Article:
OXFORD, England — A senior Dutch priest criticized media reports on the death of a teenager experiencing depression, accusing foreign media of “sensationalizing euthanasia” in his country.
“It’s difficult to comprehend how anyone could abandon life so tragically,” said Msgr. Hans Pauw, episcopal vicar for youth affairs in the Diocese of Utrecht. “But it raises issues about helping young people with psychological problems, not about euthanasia. It’s important to treat such cases seriously, without rhetorical simplifications.”
The priest was reacting to reports on the death of Noa Pothoven, a 17-year-old from Arnhem who some media initially reported had been euthanized.
“Certainly, we have a liberal government and our church’s voice isn’t always heard here,” Msgr. Pauw told Catholic News Service June 7. “But it’s hurtful when such terrible things are claimed about the Netherlands. Some people seem to believe everyone here is now dying from euthanasia.”
Pothoven died June 2 after describing in a 2018 book, “Winning or Learning,” how she had attempted suicide while suffering post-traumatic stress, anorexia and depression after being sexually harassed beginning at age 11 and raped by two men at age 14.
In a June 5 tweet, which did not refer explicitly to Pothoven, Pope Francis described euthanasia and assisted suicide as “a defeat for all,” and called on society “never to abandon those who are suffering.”
At the same time, Archbishop Vincenzo Paglia, president of the Pontifical Academy for Life, told Italy’s Agenzia Nazionale Stampa Associata June 5 that the case was a reminder that loneliness and isolation were widespread in “progressive and rich nations.”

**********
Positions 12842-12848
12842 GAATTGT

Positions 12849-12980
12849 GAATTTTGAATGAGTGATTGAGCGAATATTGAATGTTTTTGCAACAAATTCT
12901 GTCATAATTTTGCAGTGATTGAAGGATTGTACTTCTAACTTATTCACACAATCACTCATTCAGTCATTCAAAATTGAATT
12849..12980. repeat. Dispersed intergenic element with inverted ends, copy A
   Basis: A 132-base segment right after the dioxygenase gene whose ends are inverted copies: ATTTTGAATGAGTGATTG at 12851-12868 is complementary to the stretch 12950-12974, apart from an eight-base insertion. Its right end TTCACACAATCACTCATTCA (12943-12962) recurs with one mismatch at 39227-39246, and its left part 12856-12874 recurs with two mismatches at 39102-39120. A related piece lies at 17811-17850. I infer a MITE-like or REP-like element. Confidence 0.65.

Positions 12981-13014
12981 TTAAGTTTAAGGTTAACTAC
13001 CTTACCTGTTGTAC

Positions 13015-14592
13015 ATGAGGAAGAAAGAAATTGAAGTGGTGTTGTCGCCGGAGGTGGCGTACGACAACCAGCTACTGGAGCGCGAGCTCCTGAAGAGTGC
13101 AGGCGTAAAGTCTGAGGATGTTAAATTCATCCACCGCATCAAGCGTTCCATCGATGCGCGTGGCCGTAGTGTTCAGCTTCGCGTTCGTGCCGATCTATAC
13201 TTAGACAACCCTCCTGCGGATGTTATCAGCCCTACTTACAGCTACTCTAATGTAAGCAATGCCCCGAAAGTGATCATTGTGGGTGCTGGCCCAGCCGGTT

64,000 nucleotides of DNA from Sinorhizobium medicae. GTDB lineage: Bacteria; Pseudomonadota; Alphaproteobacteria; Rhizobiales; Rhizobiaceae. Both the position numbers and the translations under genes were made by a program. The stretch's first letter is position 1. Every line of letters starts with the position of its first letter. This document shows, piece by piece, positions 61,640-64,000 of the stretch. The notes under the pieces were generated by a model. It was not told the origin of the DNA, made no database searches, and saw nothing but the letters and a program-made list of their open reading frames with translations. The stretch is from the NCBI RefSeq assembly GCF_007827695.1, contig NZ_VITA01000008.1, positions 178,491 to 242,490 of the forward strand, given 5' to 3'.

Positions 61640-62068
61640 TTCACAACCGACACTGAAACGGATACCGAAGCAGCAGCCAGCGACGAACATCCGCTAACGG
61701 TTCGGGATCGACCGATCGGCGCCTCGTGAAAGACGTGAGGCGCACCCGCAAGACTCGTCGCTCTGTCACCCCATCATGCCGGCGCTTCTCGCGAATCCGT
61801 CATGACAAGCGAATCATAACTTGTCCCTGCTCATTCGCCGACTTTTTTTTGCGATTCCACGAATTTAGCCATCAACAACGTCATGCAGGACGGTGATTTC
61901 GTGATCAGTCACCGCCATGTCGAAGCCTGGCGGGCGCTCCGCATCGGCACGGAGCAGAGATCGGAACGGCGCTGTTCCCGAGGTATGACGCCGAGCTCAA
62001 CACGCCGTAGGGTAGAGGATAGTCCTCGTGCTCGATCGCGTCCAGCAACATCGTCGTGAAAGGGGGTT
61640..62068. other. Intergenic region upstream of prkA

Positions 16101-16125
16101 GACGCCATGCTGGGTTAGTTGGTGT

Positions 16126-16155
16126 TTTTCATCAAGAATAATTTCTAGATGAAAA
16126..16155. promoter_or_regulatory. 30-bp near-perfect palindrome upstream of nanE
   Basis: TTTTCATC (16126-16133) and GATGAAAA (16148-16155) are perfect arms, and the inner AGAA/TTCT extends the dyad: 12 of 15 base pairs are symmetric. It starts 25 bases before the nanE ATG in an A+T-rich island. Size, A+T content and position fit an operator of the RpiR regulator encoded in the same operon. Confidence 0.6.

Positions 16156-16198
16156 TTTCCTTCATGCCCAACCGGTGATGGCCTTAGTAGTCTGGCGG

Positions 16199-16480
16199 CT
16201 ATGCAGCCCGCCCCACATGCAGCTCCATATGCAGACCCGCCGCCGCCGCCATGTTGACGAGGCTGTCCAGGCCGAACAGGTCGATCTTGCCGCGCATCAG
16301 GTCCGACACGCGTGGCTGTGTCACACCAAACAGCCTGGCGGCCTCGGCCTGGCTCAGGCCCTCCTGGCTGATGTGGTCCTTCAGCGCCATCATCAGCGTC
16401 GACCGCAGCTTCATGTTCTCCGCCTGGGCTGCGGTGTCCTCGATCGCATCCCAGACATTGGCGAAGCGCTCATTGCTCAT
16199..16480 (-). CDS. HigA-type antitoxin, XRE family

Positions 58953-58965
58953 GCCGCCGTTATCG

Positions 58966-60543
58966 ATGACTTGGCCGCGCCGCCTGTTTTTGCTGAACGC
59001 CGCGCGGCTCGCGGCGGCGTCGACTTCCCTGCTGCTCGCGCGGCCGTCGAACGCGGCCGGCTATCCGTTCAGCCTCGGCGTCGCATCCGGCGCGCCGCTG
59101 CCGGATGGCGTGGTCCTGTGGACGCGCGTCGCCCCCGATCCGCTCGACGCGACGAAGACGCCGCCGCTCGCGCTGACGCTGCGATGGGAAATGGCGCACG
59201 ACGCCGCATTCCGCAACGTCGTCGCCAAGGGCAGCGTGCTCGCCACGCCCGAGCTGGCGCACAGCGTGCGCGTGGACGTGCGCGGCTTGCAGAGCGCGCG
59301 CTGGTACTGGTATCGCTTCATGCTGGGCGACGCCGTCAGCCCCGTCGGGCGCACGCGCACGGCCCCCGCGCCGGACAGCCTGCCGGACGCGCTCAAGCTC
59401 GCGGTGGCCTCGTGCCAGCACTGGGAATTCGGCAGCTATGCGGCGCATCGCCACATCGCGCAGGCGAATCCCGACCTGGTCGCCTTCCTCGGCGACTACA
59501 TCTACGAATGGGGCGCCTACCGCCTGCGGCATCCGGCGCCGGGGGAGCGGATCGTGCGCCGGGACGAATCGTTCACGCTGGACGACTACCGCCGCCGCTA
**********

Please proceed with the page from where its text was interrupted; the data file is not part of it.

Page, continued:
Pothoven’s parents told the De Gelderlander daily June 6 that she had died in their presence after choosing not to eat and drink, and they requested respect for their privacy.
The Royal Dutch Medical Association confirmed Pothoven’s death had been “labeled incorrectly as euthanasia,” and had given “a wrong impression of Dutch law and practice.”
“Euthanasia is defined here as active termination of life by a physician, at a patient’s voluntary, well-informed request,” the association in a June 6 statement.
“Noa did not die of euthanasia but decided to stop eating and drinking to bring about her death.”
The Netherlands became the world’s first country to legalize euthanasia and assisted suicide in 2002. The country has since witnessed increased deaths of about 25 per day, according to the Dutch Regional Euthanasia Commission.
The law allows minors from age 12 to request euthanasia in face of “hopeless and unbearable suffering,” but requires parental consent up to 16.
A care specialist, Peer van der Helm, told the NRC Handelsblad daily June 7 that Pothoven’s case highlighted a lack of resources, institutions and trained specialists for dealing with “complex youth multi-problems.”
Msgr. Pauw said increased euthanasia reflected a “fear of suffering and dependency,” but added that the legal situation was widely misunderstood.
“Many medical personnel complain it’s now seen as a right, whereas in reality it’s still punishable,” he said.
“The law allows it when done in a certain way,” he said. “But there’s no general right to euthanasia in our society.”
Anna Kruse, spokeswoman for the Dutch bishops’ conference, told CNS June 7 that Catholic leaders had not spoken about Pothoven’s death because the circumstances were unclear.
“It’s been established this was not a euthanasia case,” Kruse added. “But since we don’t know whether medical assistance was involved, we can’t respond.”